The adaptive significance of provisioning and foraging coordination between breeding partners.

Mariette, Mylene and Griffith, Simon C 2015, The adaptive significance of provisioning and foraging coordination between breeding partners., American naturalist, vol. 185, no. 2, pp. 270-280, doi: 10.1086/679441.

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Title The adaptive significance of provisioning and foraging coordination between breeding partners.
Author(s) Mariette, MyleneORCID iD for Mariette, Mylene
Griffith, Simon C
Journal name American naturalist
Volume number 185
Issue number 2
Start page 270
End page 280
Total pages 11
Publisher University of Chicago Press
Place of publication Chicago, IL.
Publication date 2015-02
ISSN 1537-5323
Keyword(s) biparental care evolution
sexual conflict
reproductive strategy
visit synchrony
Summary Sexual conflict over parental care relies on the fundamental assumption that parents do not share the cost of their partner's effort on future reproduction. However, this is unlikely to be true whenever partners breed together more than once. In that case, individuals should try to optimize the cost and benefits for the pair, rather than only for themselves. Here we seek to establish whether the synchronization of parents' provisioning visits to the nest could fulfill this function. We conducted a brood-size manipulation experiment on wild zebra finches to test whether nest visit synchrony was flexible and beneficial for nestlings' growth, while controlling for the confounding effects of pair "quality" and synchrony away from the nest during foraging. Using a network of readers to track parents at nests and feeding stations, we found that nest visit synchrony responded directly to the brood manipulation and increased with brood size. Synchrony at the nest and while foraging were correlated, but the latter better predicted nestling mass, possibly because it was associated with more regular provisioning patterns. Our findings suggest that parental coordination could indeed play an important role in partners' investment decisions, underpinning the evolution of the most prominent mating system in birds.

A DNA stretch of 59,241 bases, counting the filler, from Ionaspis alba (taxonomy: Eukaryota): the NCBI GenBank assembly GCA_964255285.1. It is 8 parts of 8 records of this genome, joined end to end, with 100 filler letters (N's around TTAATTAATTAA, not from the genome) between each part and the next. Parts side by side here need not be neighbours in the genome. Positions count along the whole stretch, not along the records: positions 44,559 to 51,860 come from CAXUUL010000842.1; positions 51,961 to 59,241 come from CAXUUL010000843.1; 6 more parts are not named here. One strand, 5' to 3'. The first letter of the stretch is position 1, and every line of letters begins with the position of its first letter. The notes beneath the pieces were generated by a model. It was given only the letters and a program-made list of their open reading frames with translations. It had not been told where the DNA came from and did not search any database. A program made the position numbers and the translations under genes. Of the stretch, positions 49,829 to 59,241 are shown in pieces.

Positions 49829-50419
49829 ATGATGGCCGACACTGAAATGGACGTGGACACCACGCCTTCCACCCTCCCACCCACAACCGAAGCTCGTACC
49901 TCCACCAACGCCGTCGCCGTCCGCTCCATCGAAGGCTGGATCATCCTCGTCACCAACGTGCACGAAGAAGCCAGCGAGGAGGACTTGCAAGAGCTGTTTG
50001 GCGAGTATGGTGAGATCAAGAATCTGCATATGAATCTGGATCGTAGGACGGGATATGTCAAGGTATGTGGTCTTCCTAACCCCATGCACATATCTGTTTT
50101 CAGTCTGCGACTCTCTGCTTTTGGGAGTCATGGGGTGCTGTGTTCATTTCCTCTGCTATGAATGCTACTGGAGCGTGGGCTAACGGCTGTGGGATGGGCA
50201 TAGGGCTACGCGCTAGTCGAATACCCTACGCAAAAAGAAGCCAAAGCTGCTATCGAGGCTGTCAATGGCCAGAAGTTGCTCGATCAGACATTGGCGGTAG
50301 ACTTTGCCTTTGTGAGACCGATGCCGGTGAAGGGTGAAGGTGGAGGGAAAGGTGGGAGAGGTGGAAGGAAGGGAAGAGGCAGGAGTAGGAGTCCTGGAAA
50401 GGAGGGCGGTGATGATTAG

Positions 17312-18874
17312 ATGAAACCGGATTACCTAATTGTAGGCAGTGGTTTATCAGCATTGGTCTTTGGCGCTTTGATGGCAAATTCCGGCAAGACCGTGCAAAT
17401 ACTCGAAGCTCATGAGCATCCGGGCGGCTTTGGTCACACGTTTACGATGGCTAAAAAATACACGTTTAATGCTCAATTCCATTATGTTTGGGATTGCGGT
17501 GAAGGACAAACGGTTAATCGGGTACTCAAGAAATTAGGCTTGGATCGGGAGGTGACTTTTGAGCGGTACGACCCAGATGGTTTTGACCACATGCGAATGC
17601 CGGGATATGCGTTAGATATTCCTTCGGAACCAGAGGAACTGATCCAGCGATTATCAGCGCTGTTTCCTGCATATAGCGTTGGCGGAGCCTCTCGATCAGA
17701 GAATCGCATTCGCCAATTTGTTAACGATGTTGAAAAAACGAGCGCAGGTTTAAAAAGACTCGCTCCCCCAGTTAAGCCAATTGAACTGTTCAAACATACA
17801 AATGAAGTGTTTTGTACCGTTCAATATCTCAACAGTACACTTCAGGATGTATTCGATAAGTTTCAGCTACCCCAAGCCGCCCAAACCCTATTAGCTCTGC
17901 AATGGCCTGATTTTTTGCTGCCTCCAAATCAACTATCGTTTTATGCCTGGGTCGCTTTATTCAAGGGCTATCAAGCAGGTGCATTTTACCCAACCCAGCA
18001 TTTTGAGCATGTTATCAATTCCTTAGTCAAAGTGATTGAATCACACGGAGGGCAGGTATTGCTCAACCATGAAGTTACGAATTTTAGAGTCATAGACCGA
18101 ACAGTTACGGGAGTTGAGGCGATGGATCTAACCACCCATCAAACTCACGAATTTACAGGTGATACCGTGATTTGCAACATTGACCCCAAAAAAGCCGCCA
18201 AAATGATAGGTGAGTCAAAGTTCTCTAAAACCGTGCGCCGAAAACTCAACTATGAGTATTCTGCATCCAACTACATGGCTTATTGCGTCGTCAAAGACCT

Language eng
DOI 10.1086/679441
Field of Research 060803 Animal Developmental and Reproductive Biology
060801 Animal Behaviour
Socio Economic Objective 970106 Expanding Knowledge in the Biological Sciences
HERDC Research category C1 Refereed article in a scholarly journal
ERA Research output type C Journal article
Copyright notice ©2016, University of Chicago Press
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